Studying art isn’t just about creating masterpieces; it's a subject that promotes creativity, allows self-expression, and unveils real human emotions.

Studying art offers a varied journey into discovering how to express yourself, as well as a broader cultural understanding. It not only hones technical skills in different art forms but also develops critical thinking, problem-solving, and a deep appreciation for diverse perspectives.

From visual arts and design to digital media and art history, art opens doors to many career possibilities. Graduates may find themselves in roles such as graphic designers, multimedia artists, art therapists, museum curators, or even in the newer areas of digital and virtual art.

Beyond traditional career paths, the study of art grows skills highly sought after in the creative industries, positioning individuals for success in the ever-evolving landscape of contemporary professions. Whether pursuing a passion for fine arts or leveraging creativity in innovative fields, studying art promises many possibilities, where imagination knows no bounds.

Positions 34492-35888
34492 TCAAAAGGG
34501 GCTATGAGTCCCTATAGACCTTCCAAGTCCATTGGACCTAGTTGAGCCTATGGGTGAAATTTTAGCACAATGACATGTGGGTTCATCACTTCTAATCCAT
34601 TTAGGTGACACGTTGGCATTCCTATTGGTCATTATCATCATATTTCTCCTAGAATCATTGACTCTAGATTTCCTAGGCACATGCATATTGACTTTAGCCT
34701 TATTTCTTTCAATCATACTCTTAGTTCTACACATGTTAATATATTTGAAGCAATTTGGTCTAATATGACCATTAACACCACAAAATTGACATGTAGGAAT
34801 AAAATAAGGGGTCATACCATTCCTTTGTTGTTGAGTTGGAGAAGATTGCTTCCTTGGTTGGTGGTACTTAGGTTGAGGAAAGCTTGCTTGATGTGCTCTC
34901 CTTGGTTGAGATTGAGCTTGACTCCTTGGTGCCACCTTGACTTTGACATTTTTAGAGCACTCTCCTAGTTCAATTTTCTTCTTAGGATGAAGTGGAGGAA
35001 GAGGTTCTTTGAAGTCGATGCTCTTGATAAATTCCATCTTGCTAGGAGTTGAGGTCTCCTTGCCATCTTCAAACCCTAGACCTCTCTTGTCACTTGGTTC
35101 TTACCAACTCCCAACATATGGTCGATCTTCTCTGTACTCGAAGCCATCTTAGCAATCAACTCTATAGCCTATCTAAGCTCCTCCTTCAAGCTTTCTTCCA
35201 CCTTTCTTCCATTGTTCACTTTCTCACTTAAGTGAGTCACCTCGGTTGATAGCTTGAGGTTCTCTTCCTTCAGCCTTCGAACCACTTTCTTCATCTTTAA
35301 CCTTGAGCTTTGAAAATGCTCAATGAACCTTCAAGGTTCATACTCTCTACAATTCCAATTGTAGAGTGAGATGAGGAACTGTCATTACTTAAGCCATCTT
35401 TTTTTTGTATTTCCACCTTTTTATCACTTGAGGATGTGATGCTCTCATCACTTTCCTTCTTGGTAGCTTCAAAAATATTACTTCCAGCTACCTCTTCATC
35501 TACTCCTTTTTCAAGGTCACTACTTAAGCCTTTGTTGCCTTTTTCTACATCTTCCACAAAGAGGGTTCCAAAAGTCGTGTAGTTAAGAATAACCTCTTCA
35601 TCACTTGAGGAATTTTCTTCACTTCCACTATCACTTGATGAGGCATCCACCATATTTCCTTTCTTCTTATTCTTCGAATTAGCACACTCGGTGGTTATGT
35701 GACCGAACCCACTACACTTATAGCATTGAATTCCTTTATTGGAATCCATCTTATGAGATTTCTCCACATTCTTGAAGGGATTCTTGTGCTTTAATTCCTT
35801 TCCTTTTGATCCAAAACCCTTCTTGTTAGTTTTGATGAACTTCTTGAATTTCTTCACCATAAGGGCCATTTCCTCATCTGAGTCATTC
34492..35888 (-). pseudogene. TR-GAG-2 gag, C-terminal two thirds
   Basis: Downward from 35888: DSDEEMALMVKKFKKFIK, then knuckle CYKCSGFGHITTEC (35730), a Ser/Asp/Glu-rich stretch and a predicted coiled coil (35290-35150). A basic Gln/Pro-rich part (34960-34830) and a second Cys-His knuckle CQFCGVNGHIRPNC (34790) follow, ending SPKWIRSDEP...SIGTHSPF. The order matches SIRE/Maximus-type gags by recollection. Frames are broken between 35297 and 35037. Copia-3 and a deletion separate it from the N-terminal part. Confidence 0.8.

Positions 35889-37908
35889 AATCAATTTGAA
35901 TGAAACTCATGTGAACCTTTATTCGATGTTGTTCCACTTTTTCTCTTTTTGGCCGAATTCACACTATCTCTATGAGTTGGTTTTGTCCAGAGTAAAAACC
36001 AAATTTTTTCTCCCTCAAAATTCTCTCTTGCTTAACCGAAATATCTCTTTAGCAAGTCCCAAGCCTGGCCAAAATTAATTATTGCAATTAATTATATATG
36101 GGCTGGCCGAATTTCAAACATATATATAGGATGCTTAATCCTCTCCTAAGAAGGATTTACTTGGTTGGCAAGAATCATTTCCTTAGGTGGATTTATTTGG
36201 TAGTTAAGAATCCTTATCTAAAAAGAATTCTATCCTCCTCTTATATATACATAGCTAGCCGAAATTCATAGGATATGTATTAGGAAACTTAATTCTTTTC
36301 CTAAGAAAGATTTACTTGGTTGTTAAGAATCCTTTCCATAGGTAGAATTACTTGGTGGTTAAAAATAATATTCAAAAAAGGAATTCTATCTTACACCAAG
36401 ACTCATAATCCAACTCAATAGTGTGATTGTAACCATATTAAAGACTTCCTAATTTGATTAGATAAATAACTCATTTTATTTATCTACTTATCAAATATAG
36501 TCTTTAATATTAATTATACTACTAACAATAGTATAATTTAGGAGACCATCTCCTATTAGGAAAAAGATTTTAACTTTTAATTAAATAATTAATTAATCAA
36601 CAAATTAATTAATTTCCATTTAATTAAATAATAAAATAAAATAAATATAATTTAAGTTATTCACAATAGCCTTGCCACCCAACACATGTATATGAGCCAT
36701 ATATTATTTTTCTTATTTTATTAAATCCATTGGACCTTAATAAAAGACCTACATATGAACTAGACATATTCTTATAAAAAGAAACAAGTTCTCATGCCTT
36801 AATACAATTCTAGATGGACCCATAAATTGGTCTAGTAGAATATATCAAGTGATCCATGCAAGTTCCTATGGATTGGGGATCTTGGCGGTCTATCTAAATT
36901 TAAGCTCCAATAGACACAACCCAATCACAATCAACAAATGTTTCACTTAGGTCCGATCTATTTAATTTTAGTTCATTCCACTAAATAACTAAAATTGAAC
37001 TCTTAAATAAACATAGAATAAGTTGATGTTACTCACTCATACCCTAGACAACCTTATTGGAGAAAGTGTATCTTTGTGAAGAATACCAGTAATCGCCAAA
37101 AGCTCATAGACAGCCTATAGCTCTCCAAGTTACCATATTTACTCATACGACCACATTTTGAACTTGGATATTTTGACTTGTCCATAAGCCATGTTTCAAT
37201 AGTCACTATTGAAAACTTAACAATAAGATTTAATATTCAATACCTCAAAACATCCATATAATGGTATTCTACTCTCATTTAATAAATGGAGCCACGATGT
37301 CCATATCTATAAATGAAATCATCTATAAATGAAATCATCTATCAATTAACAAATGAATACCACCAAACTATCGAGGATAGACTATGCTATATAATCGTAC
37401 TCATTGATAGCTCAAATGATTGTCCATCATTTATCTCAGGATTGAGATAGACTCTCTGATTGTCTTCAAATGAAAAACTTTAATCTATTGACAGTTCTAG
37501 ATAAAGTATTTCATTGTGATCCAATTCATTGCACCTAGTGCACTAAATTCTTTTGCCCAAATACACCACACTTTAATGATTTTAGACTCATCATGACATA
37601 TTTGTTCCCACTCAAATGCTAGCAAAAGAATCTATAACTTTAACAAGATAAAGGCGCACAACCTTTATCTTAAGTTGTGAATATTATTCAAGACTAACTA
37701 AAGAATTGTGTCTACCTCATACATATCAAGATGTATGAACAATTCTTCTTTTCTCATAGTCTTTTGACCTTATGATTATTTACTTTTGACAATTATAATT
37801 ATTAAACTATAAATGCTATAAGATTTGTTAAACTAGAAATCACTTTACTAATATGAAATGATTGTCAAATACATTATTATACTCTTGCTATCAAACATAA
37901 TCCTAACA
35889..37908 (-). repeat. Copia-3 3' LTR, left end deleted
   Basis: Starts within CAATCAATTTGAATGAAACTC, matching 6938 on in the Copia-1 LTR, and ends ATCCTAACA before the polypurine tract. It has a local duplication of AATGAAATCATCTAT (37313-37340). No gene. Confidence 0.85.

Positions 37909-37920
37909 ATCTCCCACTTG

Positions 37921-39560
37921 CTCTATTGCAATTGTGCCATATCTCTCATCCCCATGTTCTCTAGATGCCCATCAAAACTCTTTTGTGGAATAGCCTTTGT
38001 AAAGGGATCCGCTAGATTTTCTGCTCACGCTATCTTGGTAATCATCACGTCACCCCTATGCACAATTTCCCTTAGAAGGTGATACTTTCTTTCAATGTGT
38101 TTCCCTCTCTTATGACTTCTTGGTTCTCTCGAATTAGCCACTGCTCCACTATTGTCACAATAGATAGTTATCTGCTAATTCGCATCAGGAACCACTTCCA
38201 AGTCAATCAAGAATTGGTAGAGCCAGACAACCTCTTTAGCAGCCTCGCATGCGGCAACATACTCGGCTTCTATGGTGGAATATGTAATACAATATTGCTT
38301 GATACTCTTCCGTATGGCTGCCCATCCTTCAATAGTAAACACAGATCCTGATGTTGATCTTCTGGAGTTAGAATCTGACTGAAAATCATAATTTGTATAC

The impact you could make
  • Realise your ability to inspire, bringing beauty and meaning to the world.
  • Contribute to cultural preservation, capturing moments in time and reflecting the essence of different societies.
  • Evoke emotions in others, challenge perceptions, and provoke thought.
What you could study
  • History of art
  • Reflection and analysis
  • Art, technology, and the internet
  • Art and business
  • Studio practice
  • Typographical skills
  • Professional skills in art and design
  • Objects and experiences
  • Curation
  • Fine art

Study options

Options to study in this field include:

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Example module
“I enjoyed the first modules, where we were introduced to various methods for creating art. The module for which we created a piece inspired by the collection in Maidstone Museum, then exhibited it there.”
Fine art graduate, University of Kent
Example assignment
“I am currently studying how context art shows the connections between humans and nature and I am really enjoying this topic. It has also enabled me to research lots of different artists.”